Seven California teachers have filed a class action to claw back union fees that were collected, they claim, in violation of their constitutional rights.
The suit, filed on Monday in U.S. District Court for the Central District of California, is among the first filed since the U.S. Supreme Court’s June 27 decision in Janus v. AFSCME. In a 5-4 ruling, the Supreme Court struck down fees used to cover collective bargaining costs after finding they unconstitutionally violated the First Amendment rights of the plaintiffs, nonunion members who disagreed with the union’s political views.
“The lawsuit we filed is a refund of the fees that were illegally extracted,” said John Bursch of Bursch Law in Grand Rapids, Michigan, who along with the Clark Hill law firm filed the class action on behalf of California’s public school teachers. He said 20 other lawsuits across the country seek similar refunds—although some of those cases predate the Janus decision.
His suit named two national teacher unions—the National Education Association and the American Federation of Teachers—and three California unions. It also named nine local unions, nine school districts and nine school superintendents and chancellors.
Randi Weingarten, president of the American Federation of Teachers, described the suit as politically motivated, noting that Janus did not require the return of past fees.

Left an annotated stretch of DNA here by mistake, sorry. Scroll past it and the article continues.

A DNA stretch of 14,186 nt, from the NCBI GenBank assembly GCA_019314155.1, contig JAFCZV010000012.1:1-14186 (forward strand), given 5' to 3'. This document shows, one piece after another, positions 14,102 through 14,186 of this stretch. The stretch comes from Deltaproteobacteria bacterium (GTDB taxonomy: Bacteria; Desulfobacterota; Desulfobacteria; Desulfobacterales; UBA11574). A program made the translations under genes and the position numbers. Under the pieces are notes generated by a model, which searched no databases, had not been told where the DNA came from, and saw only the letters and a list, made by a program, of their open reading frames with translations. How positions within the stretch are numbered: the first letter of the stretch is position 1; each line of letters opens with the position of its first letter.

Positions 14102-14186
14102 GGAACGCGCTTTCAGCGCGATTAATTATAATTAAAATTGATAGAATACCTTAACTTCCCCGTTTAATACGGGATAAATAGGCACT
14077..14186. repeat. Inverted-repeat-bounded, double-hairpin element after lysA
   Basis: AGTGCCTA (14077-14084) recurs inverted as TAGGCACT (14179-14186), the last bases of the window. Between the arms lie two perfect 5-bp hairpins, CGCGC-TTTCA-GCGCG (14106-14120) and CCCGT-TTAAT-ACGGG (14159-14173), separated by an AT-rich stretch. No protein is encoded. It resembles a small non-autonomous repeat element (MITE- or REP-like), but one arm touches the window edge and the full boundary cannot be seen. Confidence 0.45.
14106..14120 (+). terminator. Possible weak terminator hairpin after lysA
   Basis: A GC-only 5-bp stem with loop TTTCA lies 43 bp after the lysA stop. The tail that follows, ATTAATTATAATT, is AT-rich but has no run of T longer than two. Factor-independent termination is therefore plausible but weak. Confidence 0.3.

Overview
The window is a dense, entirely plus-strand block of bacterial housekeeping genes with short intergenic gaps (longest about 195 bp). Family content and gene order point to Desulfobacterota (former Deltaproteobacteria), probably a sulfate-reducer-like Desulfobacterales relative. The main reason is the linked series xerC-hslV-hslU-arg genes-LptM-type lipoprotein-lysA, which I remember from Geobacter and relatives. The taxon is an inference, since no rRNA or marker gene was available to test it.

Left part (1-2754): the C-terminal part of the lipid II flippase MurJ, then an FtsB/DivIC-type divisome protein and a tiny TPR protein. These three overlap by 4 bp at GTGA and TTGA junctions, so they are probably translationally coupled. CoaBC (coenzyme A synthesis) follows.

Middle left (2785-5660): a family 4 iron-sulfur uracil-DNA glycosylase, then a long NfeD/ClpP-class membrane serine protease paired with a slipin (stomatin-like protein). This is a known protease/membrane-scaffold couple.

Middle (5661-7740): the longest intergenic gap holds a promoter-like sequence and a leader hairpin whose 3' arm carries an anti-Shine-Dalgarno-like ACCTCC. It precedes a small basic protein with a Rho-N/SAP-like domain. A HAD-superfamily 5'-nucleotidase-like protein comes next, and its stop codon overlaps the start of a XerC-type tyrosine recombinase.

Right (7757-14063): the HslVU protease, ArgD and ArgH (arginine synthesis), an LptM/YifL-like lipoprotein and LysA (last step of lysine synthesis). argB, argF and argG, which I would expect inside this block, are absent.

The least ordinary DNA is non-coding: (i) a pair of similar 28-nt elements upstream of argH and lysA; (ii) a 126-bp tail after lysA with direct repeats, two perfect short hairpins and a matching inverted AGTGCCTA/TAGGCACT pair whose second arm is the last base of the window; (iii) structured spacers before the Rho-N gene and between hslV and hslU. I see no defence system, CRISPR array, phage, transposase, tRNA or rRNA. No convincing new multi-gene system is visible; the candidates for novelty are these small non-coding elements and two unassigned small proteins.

“As we have said repeatedly, these efforts by right-wing forces to weaponize the First Amendment and overrule 40 years of precedent—through a 5-4 decision in Janus—are intended to defund unions by starving them of the resources they need to secure a pathway to the middle class and a voice at work for working people,” Weingarten wrote. “The AFT and its affiliates are taking great care to comply with the Janus decision, regardless of how wrongheaded we think it is.”
Spokespeople for the National Education Association and California Teachers Association declined to comment.
Bursch said he expected each teacher to be seeking “a couple thousand dollars” in fees paid over the past three years. The plaintiffs claim they resigned their union membership but still had “fair share service fees” taken out of their paychecks.
At least four of the plaintiffs brought a previous case called Friedrichs v. California Teachers Association that resulted in a case where the justices tied, 4-4, shortly after Justice Antonin Scalia died in 2016.